That said, I could envision people after the flood going to a "Paleo" diet--the modern version, not Noah's--by killing and eating most of the nastier animals whose physical traits would help humans to "assume environmental temperature," if you catch my drift.  Moreover, as people filled the earth and subdued it, they necessarily moved to places where grains and legumes would not grow, and thus necessarily became rather carnivorous.  They were still descended, however, from vegetarians.

Going to the New Testament, my take is that I have trouble with the idea that our Lord would include panem nostrum cotidianum da nobis hodie (Give us this day our daily bread) in His prayer if that were indeed a substance harmful to most people.  Yes, there are people with gluten sensitivity and wheat allergy and such, but the fact of the matter is that almost all people get large portions of their nutrition from grains, and it hasn't exactly made us extinct yet.

So whatever its virtues and deficiencies, I'd simply encourage believers to recognize that Biblically, the "Paleo" diet is not really the paleo-diet, and when "Paleo" advocates decry grains, they're on dangerous ground, Biblically speaking.  And since my hungry monsters (and their father) have devoured today's batch of pain ancienne, I'm thinking I'd better get up to the kitchen to knead some more, 'cause we knead need some more.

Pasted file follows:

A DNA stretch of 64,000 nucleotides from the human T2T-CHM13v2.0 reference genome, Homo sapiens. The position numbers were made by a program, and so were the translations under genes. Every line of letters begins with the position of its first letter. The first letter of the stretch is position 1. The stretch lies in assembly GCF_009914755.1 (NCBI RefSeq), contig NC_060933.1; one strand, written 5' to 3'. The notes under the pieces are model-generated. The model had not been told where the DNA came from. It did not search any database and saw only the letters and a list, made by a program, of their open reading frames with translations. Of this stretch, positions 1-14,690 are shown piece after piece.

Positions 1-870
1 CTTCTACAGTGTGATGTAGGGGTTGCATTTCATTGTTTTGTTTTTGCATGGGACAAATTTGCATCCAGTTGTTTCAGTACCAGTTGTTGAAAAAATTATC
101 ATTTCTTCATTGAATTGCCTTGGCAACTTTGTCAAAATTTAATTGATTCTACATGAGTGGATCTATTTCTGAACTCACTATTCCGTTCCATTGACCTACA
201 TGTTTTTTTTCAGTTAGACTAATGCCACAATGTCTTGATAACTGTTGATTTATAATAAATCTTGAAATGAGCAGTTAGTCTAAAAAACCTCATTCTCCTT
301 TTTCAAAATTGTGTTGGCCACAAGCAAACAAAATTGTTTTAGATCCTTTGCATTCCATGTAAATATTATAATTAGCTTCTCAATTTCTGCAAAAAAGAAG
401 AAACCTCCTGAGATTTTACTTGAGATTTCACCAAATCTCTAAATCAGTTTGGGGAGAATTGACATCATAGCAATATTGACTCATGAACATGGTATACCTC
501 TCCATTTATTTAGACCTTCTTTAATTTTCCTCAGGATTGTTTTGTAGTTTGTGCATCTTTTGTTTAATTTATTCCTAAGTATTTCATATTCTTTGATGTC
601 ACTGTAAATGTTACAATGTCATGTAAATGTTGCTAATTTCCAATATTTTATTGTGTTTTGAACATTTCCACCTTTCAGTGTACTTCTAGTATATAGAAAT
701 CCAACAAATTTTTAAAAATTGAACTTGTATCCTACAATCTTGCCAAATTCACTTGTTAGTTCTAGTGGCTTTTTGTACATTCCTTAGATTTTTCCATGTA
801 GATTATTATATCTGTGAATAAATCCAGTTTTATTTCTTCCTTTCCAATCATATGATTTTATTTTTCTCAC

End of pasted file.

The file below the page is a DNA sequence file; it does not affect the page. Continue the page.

Thursday, September 01, 2011

Our family's response to the Paleo diet

We are the Perry baking crew
Kneading on down, doing it for you us
We love our bread and it's getting good
Blowing our minds like we hoped it would
We're not out here looking for trouble
We're just here to do the Supre Boule Shuffle

Your host was called the Fridge, and he's the daddy
He's not so large, just an overgrown laddie
You've seen him post, he used to run
When he makes pain ancienne we'll have more fun!
He'll knead, he'll dance, and you will see
The Bubba-itas all learn from he
He's not out here looking for trouble
He's just here to do the Supre Boule Shuffle!

 Bread; Poilane-style miche (overgrown boule) from Peter Reinhart's The Bread Baker's Apprentice.  Scary fact; I've been losing weight since starting to bake these three and a half pound monsters, which disappear in my house in about a day or less.